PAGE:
These simple dwellings provided space for one person to live in a single room – normally as part of group that stipulated how many where intended for men and how many for women, all of whom received an allowance, or pension that could be money and goods, such as kindling. The Thomas Hickman houses did not follow this pattern and you can enjoy the many sizes and styles alongside one another, that reflect that there is unusually no prescribed limit on the number of occupants, normally one per dwelling.
It is remarkable that such an old welfare system still survives today, is testament to it’s valued place in building communities and giving recipients independence and dignity with a stimulating and beautiful environment that hasn’t suffered the same fate as the rest of the town.
Various information signs indicate a trail, but I didn’t follow it. Worth the effort I’d say, once past all the concrete to explore this oasis and I will be popping back to wander these calm streets and visit the Bucks County museum.
“The white Aylesbury duck is a universal favourite. Its snowy plumage and comfortable comportment make it a credit to the poultry-yard, while its broad, deep breast and ample back, convey the assurance that your satisfaction will not cease at its death. ”—Isabella Beeton, Mrs Beeton’s Book of Household Management, 1861
You can still buy Aylesbury ducks from the last breeder, Richard Waller, whose family has been breeding them since 1745.
The Thomas Hickman Charity, A Tercentenary History (author Hugh Hanley) is an interesting accompaniment to this feature.
Nooks, brick tiles and a fireplace survive, their purpose clear, but place in amongst the lumps of stone unclear. Earthworks and a moat surround the site including an extensive embankment upon which the West Midlands railway service thunders, this place a microcosm of English history;
Seen mostly from commuter trains, I expect this castle is one of those landmarks that is just no longer noticed. A scheduled ancient monument, the castle had a lucky escape – not from French siege engines, but from those bringing a new prosperity to the Chilterns countryside.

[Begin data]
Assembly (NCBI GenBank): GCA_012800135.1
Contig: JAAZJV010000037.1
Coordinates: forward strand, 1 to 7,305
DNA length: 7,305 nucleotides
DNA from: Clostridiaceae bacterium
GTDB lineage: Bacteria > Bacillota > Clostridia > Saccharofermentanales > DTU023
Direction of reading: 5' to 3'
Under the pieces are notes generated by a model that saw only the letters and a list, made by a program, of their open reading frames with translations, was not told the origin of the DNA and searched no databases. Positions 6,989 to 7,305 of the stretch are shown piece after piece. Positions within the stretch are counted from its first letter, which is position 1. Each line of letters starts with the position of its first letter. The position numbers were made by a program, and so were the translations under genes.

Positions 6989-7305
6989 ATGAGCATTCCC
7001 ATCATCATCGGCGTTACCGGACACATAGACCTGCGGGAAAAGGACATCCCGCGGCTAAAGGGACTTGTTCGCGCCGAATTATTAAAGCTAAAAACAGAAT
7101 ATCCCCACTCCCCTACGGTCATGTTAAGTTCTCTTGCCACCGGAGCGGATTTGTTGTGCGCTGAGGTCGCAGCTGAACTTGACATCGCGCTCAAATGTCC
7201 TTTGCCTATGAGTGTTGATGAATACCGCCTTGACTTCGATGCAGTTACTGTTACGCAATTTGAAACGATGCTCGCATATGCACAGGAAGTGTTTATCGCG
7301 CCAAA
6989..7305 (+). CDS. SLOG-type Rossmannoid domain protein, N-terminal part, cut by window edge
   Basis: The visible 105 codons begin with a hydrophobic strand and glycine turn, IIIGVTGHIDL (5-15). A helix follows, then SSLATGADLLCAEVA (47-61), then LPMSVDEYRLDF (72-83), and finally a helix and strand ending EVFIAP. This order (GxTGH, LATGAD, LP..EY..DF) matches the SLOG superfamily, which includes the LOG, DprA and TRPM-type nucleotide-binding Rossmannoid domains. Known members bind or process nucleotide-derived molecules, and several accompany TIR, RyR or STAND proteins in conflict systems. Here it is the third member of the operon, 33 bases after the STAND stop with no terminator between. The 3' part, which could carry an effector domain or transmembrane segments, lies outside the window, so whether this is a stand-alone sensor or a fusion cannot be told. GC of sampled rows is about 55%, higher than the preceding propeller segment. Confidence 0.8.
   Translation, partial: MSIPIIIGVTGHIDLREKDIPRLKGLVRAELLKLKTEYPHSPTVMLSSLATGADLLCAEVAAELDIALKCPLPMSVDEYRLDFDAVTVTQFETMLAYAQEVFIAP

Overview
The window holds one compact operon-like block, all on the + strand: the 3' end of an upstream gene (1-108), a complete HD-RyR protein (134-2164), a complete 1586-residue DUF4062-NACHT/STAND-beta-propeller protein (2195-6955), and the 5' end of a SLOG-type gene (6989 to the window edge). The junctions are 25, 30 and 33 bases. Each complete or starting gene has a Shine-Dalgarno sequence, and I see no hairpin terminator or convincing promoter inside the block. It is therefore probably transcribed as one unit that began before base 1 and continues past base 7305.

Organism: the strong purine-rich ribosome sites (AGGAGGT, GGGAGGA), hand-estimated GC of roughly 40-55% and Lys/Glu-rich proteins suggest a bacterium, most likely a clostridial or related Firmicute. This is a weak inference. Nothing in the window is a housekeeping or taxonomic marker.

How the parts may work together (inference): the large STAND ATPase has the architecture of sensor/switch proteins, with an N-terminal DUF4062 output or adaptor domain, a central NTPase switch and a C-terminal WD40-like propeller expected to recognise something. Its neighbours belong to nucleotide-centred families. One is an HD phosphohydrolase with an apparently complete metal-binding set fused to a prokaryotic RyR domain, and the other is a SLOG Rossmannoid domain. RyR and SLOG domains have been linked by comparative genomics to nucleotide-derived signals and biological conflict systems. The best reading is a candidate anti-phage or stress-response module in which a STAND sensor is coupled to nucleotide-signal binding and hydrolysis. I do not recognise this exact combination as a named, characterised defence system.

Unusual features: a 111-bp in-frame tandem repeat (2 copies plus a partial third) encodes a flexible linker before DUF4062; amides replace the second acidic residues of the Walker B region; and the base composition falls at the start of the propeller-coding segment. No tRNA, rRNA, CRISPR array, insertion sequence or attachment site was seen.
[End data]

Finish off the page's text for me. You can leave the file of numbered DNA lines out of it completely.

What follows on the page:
My straw pole revealed a distant lack of awareness too, when asked when was the last time they had visited Berkhamsted castle?
“Not for ages”
“Where is it?”
Situated alongside the canal and railway in the busy market town of Berkhamsted in the northern Chilterns, the castle and it’s features seem only to emerge from the surrounding landscape if you look long and hard. The mound is covered in pretty spring flowers, the scene so benign. The elevated motte and keep, and if the badgers haven’t ripped up the turf looking for juicy earthworms, you could imagine the many wooden buildings inside a protective curtain, or bailey, offering protection to the occupants.
Nooks, brick tiles and fireplace survive, their purpose clear, but place in amongst the lumps of stone unclear. Earthworks and a moat surround the site including an extensive embankment upon which the West Midlands railway service thunders, this place a microcosm of English history;
Norman Invasion & Oppression
Royal entitlement & civil war
Invasion & royal prison
Decline & Vandalism
Near destruction and declaration as ancient monument
William the Conqueror
This is where William the Conqueror received the submission of the English after the Battle of Hastings and it was his half-brother, Robert of Mortain, who built a timber castle around 1070. Built in the classic Norman motte-and-bailey style, with defensive conical mound and oval bailey below, the castle formed part of the Conquerors ‘ring of steel’ around the capital (along with Wallingford and Windsor Castles to the west, and the White Tower to the east), controlling trade routes and ensuring successful subjugation of the locals.